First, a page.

Outlook for the future

Energy storage uptake in India has, until now, been mostly limited to smaller behind-the-meter power backup applications and for catering to the nascent EV market in the country. However, the past few months have witnessed an increase in the uptake activity, indicating the emergence of an energy storage market in India, driven by increasing cost competitiveness, improving technology and tendering activity. In fact, the India Energy Storage Alliance estimates the energy storage market in India to grow at an annual rate of 6.1 per cent between 2018 and 2026, to reach 64.5 GWh by 2026. It identifies renewable energy integration, transmission and distribution deferral, ancillary services, railways, microgrids, telecom and behind-the-meter applications as the major application areas for energy storage in India.

Going forward, the cost of energy storage is going to be a key factor in determining its uptake and scale. Domestic manufacturing can help in bringing the prices of projects further down due to savings on transport costs and no import duties. With battery-based storage, especially lithium-ion, expected to be the major technology in use for a large share of applications, the government’s focus is on promoting domestic manufacturing of lithium-ion batteries. To this end, in March 2019, the cabinet approved the National Mission on Transformative Mobility and Battery Storage, under which two-phase manufacturing programmes will be introduced across the country. The first will support the setting up of giga-factories for battery manufacturing across the country, while the second will focus on EV manufacturing. Following this, in January 2020, NITI Aayog sought cabinet approval for a proposal to build up to 10 giga-factories for producing lithium-ion batteries that would get government subsidies. These manufacturing facilities, once set up, can greatly help in creating a competitive market for battery-based energy storage in the country.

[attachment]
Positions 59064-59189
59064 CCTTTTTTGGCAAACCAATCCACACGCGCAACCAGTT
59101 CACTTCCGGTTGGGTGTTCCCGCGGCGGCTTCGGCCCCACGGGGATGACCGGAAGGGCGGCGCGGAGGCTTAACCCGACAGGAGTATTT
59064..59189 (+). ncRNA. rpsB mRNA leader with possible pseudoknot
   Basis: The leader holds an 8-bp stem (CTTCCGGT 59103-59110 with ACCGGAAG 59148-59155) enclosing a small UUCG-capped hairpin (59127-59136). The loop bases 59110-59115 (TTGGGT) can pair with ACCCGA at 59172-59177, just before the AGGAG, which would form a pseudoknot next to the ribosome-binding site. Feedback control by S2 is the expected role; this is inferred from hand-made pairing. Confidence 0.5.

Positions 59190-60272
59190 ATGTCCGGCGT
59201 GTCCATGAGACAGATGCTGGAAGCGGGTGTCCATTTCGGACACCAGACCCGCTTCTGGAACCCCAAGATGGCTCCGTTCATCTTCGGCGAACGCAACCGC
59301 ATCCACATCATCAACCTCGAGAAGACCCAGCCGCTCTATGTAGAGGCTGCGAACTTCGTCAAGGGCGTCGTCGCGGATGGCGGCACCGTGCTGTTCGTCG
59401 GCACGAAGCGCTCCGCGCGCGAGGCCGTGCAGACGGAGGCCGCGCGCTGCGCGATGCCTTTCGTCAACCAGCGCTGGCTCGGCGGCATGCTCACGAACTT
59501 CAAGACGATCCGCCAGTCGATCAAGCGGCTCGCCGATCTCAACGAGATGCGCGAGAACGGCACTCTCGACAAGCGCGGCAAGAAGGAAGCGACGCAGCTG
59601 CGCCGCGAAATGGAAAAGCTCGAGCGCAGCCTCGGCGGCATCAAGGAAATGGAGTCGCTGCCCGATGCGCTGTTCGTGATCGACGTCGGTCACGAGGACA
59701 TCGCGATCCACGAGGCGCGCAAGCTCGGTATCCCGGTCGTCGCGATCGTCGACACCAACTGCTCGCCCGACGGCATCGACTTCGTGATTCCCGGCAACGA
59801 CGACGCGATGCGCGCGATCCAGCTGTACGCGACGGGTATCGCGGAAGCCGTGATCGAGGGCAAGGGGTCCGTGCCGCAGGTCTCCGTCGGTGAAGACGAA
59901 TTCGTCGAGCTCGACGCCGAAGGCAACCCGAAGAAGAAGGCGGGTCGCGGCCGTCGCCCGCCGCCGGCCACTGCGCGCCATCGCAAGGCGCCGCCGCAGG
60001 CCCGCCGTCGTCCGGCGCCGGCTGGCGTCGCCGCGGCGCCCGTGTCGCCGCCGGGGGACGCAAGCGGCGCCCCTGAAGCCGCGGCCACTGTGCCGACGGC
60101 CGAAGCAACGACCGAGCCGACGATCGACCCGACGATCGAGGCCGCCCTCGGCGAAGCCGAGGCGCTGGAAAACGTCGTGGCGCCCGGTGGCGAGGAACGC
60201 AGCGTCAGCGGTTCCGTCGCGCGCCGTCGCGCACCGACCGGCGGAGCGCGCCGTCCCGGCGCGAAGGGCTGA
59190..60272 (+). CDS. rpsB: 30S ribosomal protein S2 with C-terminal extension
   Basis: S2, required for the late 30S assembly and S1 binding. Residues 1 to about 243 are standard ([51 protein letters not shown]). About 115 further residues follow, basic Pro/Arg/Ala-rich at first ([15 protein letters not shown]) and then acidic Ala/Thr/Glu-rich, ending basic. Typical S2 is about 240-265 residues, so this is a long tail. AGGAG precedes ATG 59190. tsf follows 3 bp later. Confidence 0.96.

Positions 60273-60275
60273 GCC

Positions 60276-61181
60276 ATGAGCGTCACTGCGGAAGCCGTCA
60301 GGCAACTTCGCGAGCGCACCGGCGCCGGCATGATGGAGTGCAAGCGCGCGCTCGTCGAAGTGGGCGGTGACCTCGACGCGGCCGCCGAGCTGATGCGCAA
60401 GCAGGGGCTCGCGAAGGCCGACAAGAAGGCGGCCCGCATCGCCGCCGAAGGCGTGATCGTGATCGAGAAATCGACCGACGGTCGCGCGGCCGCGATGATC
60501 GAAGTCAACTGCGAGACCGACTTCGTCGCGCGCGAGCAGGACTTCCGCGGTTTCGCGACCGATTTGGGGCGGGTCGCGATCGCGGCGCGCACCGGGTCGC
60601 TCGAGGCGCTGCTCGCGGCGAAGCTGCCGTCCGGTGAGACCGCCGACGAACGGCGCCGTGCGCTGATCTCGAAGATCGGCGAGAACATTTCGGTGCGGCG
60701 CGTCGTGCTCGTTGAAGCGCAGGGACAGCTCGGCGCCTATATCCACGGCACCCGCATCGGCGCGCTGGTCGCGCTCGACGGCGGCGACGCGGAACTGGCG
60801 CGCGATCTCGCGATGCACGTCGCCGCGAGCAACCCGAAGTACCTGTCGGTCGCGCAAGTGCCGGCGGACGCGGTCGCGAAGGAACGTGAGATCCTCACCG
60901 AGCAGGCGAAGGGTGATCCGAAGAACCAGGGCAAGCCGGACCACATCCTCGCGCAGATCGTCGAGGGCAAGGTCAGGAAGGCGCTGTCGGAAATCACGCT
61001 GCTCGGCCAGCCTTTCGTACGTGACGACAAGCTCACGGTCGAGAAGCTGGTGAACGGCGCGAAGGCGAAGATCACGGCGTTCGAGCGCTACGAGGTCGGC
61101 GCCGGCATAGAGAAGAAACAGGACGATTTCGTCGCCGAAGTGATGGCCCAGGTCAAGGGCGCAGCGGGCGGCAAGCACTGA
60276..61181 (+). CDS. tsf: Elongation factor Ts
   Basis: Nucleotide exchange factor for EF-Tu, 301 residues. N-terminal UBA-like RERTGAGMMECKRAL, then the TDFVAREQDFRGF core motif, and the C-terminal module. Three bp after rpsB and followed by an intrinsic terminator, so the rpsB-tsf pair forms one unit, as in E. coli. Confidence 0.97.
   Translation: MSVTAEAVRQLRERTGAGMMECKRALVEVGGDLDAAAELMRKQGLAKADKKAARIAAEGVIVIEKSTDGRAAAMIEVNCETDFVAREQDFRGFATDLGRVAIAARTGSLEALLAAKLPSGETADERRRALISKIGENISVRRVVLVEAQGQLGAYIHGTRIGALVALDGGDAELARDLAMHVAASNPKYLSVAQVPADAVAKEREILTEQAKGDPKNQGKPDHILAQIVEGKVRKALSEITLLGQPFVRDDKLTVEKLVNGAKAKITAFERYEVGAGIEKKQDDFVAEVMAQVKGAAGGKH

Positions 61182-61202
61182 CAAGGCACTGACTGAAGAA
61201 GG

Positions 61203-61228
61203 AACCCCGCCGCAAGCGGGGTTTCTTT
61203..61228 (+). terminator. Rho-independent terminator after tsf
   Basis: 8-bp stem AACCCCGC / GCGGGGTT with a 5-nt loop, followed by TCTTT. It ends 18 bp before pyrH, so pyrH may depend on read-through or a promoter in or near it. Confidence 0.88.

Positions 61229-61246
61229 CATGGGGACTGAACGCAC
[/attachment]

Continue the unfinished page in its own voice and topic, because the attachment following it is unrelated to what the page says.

Overall, energy storage can be an attractive solution for the country’s stressed power sector provided cost-competitive and technologically advanced systems are made available by creating an enabling market with the right policy framework.